By Jas Singh
“Thanks for coming over at late notice Jas. Flying back today?”
“Yes Oleg” I replied, “Plane leaves at 3pm. Really need to get going. Can I order a cab from reception?”.
“Leave it with me. You can use one of our drivers. And Jas…please send me your expenses, we’ll cover the flight.”
“No, honestly it’s OK Oleg…” I began to reply.
“Please. I Insist. It’s the least we can do. I’ve really got to shoot, but have a safe flight. I’ll get the driver to pick you up from reception and make sure HR follows up with you next week. Speak soon.”
Wow I thought. What a guy. Top class.
I had been in Copenhagen for the day. The company I had come to see was about to launch a search for a CFO and effectively I had been pitching for the business. We’d never worked with them before – it was the first meeting with a brand new client.
Oleg was the Chairman of the business and had met me personally in reception. He’d had a very nice lunch ready for me later that day. I travel a fair bit to meet new prospects and it’s pretty common for us to cover the cost of the initial trip at least. After all, I was the one trying to win the business.
But this was a first. Literally, the man had ensured that everything was taken care off. And I’d only known him two hours.
He’d gone the extra mile.
Don’t get me wrong, £500 for plane ticket is small change for a company of their size. But nevertheless, it was the gesture – I’ve worked with some of the largest companies in the world, and never had I felt so well looked after.
Not only was I impressed. I was inspired. Inspired to help Oleg, to return the favour, to go the extra mile when working on this search…I wanted him to feel special.
Great leaders in all callings don’t just do what’s required. That is what most leaders do. No, great leaders go beyond expectations – they go the extra mile.
Here are some reasons why great leaders insist on going the extra mile.
It makes them stand out
In today’s competitive world, good is not good enough. Sometimes even great won’t get the job done. To stand out, to outperform, you have to be outstanding.
Technology and globalisation is raising the expected standard. As consumers we have endless choice, with the opportunity to move to another provider quicker than ever before. Functionality, price and track record is no longer enough – what really counts is customer service.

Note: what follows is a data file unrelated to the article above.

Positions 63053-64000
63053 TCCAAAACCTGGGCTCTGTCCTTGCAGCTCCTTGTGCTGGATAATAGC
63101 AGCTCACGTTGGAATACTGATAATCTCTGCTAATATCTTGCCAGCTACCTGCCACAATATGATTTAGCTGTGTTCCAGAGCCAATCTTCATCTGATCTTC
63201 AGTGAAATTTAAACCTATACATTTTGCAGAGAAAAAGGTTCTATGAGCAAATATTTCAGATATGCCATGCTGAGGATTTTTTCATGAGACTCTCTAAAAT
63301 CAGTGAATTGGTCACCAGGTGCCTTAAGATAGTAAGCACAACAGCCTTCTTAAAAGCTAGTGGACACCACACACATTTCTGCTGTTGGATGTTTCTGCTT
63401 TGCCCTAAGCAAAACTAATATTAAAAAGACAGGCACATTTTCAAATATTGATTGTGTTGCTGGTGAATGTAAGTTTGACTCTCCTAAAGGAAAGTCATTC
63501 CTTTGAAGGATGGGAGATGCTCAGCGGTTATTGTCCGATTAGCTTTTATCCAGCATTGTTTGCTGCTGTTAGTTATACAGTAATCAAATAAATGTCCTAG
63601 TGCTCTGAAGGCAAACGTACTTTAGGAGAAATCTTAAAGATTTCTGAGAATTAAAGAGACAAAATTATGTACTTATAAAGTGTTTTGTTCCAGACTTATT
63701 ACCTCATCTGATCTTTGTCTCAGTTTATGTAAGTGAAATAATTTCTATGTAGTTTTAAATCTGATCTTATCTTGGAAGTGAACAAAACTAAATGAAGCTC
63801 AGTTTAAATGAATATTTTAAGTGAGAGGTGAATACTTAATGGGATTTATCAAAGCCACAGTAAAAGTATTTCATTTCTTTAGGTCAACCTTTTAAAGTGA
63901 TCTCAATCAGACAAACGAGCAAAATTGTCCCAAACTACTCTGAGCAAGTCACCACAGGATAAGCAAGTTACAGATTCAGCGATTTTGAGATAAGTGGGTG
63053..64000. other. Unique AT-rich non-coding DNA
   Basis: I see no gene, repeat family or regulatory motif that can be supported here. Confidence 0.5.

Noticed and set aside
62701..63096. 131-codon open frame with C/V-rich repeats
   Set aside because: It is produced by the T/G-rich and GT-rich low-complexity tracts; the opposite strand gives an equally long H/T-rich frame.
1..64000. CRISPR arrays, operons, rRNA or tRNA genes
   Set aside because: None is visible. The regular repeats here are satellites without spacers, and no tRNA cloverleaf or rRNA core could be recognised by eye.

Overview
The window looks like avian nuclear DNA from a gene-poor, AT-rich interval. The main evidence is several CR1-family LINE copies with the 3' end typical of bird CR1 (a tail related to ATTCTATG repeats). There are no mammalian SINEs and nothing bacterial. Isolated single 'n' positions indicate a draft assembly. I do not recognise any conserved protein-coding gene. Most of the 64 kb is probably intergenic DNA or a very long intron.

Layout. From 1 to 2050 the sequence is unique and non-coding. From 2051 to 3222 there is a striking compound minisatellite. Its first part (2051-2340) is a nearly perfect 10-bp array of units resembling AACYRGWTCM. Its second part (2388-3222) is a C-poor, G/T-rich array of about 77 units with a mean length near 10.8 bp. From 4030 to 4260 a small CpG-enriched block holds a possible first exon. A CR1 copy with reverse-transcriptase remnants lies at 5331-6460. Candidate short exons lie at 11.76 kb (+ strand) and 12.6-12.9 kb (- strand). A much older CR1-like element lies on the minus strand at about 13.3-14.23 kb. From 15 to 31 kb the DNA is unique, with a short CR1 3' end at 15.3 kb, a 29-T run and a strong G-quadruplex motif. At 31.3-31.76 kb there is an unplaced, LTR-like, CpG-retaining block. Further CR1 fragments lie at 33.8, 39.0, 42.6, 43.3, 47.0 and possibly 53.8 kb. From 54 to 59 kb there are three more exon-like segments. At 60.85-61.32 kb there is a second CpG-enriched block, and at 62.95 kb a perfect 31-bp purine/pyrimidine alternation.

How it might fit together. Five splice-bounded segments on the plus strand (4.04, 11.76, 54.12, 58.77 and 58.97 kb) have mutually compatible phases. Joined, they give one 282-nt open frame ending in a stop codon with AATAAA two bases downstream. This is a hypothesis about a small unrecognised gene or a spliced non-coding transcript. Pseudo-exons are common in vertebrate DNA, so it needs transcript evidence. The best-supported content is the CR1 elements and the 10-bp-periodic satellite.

Leaders who want to stand out understand this. They realise that the better they look after their partners – whether these be vendors, existing workers, shareholders and customers – the more loyal they will be.
Taking the call outside working hours. Checking in to see how things are going for no reason. Helping another even if it isn’t your direct responsibility.
Going the extra mile is the ultimate competitive edge.
You get what you give
When I started working on the CFO search, man did I want to show my appreciation to Oleg. I ensured we had our best researchers on the project. We worked twice as hard to screen harder and get the search completed quicker. We were even as flexible as possible around terms.
You see, he’d made me feel special. By going the extra mile for me, I wanted to – in fact really wanted to – go even further for him.
Great leaders understand that whatever you give, you receive. Although Oleg had genuinely wanted to help me of his own accord – not so that he could get something in return – the fact is that reciprocity is a fundamental part of human nature. Studies have even proved it. It’s one of the rare traits that is unique to humanity.
Go the extra mile for others, and they’ll go twice as far for you.
Provided…(and this is the difficult part)…..you do it genuinely…
It inspires other’s around them
Generosity is infectious. When someone helps you, not only do you want to return the favour but often it inspires you to help others for no good reason other than to continue the habit. That’s why charities often end up hiring those who were once homeless themselves – through receiving help, people are often inspired to give back to others.
By far the most powerful aspect of going the extra mile is the knock on affect it has on others. Leaders who go the extra mile empower everyone around them. It creates a culture of doing more that what is required, of continuously improving and making sure that everyone is kept as happy as possible.
For leaders setting a good example by going the extra mile themselves is much more effective than any set of targets, guidelines or training sessions.
Great leaders inspire others to be great.
Going the extra mile takes more effort – but the results are always worth it.
Hiring managers should ensure that in hiring the leaders of the future they focus on those who go the extra mile. Who just go that little bit further.
Next time you’re doing something, will you go the extra mile?
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